ABOVE LEFT The E.L. Russell School building was at its worst in this photograph from 2014. Today, the building is undergoing a transformative renovation and will soon feature one- and two-bedroom loft apartments.
ABOVE RIGHT Mobile & Ohio Railroad President Edward L. Russell, for whom the elementary school was named.
The brick building on the southwest corner of South Broad and Augusta streets has stood for over a century now, first appearing in the 1915 Mobile city directory as the E.L. Russell School. The new elementary school was named in honor of Edward L. Russell, president of the Mobile & Ohio Railroad.
Hero of the Hurricane
In addition to managing the railroad, one of the area’s largest employers, Russell had become a local hero following the September 1906 hurricane. The storm brought high winds and water into south Mobile County and was blamed for 150 deaths. With the roads washed away, the railroad provided the only access to much of the affected area. Russell gave full use of his line and employees to aid in relief efforts, and Mobile never forgot it.
Russell died in 1911 while in Washington, D.C. Literally thousands of Mobilians followed his funeral procession to Magnolia Cemetery.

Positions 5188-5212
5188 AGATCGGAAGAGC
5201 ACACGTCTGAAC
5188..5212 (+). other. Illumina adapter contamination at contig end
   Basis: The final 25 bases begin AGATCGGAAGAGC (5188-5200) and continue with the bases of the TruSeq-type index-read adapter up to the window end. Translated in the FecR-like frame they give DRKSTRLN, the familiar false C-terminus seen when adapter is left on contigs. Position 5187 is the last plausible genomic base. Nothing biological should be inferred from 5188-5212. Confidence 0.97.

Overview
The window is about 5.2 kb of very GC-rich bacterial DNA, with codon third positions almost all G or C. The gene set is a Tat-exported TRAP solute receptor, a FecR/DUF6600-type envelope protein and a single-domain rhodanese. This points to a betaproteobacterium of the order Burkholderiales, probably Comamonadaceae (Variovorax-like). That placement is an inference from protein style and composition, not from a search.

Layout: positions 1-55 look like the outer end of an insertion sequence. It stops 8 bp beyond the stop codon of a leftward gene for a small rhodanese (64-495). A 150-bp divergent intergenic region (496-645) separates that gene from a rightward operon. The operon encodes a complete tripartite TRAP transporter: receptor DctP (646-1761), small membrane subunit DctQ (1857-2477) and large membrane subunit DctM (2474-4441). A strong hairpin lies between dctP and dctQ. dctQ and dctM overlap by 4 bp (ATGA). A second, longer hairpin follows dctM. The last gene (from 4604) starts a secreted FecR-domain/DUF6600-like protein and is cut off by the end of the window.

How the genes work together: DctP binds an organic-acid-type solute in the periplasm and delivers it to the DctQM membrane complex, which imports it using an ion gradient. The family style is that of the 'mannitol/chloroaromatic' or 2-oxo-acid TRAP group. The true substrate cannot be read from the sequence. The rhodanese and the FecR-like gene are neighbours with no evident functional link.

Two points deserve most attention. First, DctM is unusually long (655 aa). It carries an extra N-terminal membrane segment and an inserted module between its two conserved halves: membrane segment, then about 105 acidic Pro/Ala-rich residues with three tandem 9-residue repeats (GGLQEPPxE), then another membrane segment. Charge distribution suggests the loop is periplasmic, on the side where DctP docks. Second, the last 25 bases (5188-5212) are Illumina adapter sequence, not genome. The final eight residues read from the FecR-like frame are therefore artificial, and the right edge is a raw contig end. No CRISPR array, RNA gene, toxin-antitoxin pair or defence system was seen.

The Russell School replaced the Jefferson Street School, which had been completed in 1890. That very Victorian wooden structure was demolished after the new building was completed, and the site vanished under a cul-de-sac during the neighborhood’s redesign as part of an urban renewal program.
With the population shifting ever westward, the school closed its doors and was used as office space for the school board until 2007. The vacant building quickly deteriorated and became a target for vandals.
By 2014, the structure was in such poor condition that most neighbors assumed demolition would come about soon. Instead, the school board sold the building, and today, it is undergoing a near-miraculous change. Now called Broad Street Lofts, the handsomely restored building will contain one- and two-bedroom loft apartments. Russell’s name will remain on the facade. With the population shifting ever westward, the school closed its doors and was used as office space for the school board until 2007. The vacant building quickly deteriorated and became a target for vandals.
ABOVE and BELOW The new Broad St. Lofts are now leasing for fall/winter 2017.
The Broad Street Lofts are a sister property to the recently completed Marine Street Lofts and Old Shell Lofts, the latter of which was also converted from an abandoned school building into luxury apartments.